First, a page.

Leonard Cohen focus of ‘Hallelujah’ biography

  One of my favorite songs is “Hallelujah” by Leonard Cohen. The melody is haunting, the words mesmerizing, and the overall production is just amazing.
  However, I didn’t know much about Cohen, the man who wrote the song.
  In his new book, “Leonard Cohen — Hallelujah: A New Biography,” author Tim Footman sets out to introduce the legendary man and how he has become one of the top iconoclastic figures in today’s music scene.
  Footman chronicles the amazing highs and lows that have punctuated the fascinating life of Cohen. This incredibly in-depth biography explores the vast catalog of songs, poetry and other literary ventures by Cohen in great detail.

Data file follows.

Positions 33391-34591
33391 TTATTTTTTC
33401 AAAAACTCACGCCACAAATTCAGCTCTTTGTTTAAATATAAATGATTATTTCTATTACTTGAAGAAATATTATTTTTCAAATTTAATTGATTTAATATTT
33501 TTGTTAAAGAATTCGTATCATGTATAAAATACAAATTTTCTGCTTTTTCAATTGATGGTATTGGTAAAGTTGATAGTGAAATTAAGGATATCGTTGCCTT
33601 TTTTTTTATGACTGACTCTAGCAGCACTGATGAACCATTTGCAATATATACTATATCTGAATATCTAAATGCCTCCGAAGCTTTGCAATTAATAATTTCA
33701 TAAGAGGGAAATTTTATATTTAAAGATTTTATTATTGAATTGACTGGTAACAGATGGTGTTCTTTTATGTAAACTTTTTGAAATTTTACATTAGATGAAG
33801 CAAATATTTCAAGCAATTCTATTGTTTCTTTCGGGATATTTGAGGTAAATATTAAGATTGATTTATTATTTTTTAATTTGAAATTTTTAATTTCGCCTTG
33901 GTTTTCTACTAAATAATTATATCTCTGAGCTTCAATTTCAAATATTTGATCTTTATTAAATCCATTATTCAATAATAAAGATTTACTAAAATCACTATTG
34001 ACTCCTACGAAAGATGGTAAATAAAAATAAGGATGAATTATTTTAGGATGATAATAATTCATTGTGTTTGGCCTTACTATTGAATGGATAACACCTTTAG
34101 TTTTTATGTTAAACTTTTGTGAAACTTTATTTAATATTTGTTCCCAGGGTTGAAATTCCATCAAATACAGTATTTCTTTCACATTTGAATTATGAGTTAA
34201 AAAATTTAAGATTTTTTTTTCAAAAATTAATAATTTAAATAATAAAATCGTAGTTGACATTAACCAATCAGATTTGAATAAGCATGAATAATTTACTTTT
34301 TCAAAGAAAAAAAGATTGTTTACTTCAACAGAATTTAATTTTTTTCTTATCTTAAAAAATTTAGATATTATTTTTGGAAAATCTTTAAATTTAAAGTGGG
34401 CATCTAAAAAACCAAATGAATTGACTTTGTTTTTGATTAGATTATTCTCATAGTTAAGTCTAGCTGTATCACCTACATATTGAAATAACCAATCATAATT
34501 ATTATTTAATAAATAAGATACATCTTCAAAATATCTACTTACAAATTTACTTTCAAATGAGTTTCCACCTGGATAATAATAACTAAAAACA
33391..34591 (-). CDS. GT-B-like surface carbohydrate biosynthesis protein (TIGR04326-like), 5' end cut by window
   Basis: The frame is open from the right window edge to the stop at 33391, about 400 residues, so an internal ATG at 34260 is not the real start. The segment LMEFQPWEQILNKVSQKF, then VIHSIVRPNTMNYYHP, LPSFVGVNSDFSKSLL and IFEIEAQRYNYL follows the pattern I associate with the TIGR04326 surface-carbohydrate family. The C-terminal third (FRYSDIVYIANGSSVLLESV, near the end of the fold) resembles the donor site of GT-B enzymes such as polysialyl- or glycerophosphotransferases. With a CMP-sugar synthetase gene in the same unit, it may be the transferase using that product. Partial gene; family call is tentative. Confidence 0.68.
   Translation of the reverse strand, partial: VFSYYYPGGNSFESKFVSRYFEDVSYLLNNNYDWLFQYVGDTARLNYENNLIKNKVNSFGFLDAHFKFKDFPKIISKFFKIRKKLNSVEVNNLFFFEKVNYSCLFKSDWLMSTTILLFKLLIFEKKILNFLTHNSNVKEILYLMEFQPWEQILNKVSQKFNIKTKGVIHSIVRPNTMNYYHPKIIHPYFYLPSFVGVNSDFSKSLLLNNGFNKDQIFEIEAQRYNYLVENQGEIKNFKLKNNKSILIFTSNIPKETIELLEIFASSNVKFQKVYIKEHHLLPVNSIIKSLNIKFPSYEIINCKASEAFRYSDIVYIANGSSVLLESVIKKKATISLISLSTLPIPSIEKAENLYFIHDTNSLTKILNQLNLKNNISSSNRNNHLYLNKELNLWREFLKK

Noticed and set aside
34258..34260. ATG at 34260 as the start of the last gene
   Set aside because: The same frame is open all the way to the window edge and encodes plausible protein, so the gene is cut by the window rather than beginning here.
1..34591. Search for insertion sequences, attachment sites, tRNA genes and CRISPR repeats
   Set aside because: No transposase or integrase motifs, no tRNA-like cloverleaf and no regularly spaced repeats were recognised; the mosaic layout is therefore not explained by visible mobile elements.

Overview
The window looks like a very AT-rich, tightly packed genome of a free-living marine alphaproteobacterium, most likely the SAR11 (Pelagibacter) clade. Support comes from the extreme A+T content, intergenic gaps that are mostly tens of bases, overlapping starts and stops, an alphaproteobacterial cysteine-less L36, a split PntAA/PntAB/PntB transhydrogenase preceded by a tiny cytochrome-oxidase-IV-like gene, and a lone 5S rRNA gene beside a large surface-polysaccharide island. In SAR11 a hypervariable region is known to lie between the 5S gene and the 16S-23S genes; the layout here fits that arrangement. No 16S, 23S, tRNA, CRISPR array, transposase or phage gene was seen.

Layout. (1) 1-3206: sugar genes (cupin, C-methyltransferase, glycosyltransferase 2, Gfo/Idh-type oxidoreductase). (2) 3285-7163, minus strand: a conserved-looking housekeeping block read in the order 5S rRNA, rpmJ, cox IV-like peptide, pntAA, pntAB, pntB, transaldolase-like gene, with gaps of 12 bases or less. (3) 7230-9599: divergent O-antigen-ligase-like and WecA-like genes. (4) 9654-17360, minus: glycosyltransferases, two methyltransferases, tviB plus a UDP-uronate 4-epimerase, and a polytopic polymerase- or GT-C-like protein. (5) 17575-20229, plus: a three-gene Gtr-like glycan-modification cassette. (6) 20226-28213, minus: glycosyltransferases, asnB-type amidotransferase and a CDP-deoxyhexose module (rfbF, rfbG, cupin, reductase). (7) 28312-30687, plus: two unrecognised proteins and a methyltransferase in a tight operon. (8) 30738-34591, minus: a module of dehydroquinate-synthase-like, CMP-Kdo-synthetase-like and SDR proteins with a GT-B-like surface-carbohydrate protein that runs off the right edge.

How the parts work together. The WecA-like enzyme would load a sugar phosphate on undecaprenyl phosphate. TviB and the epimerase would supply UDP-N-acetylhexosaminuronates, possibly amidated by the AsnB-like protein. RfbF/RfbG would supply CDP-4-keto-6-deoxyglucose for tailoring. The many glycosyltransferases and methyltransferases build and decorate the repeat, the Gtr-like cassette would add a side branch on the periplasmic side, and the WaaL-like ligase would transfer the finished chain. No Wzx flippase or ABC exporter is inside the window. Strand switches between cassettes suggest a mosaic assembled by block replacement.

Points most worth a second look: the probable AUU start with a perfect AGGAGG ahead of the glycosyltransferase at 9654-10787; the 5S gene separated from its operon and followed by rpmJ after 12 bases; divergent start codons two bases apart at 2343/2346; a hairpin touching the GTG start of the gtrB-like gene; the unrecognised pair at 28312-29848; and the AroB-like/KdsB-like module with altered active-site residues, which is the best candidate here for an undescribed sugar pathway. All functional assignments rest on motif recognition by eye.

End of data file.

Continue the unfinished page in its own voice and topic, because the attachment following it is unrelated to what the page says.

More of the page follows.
From his early years as a poet and author in Canada, his relocation to New York City and subsequent fringe involvement within the folk and rock scenes of the ’60s and ’70s to his years spent in seclusion in a Buddhist monastery, Footman leaves no stone unturned when it comes to Cohen’s life. There is frank discussion of Cohen’s personal life, his literary career and his music career, including quotes from interviews with many of Cohen’s colleagues and friends.
  Cohen is experiencing a new resurgence of interest in his music today by a new generation of admirers. This unique biography of the man and his life will enable his fans to have a closer insight into the inner-workings of this musical idol’s creative life.
  A side note: One thing I did find rather distasteful was Footman’s use of vulgar language throughout the book. In my personal opinion, I just felt it wasn’t necessary to convey a sense of the man he was writing about, and that it was a teeny bit gratuitous on the author’s behalf — maybe to try to show how hip he is. You are writing about one of the hippest men in music today, Mr. Footman — don’t blow it by being tacky.

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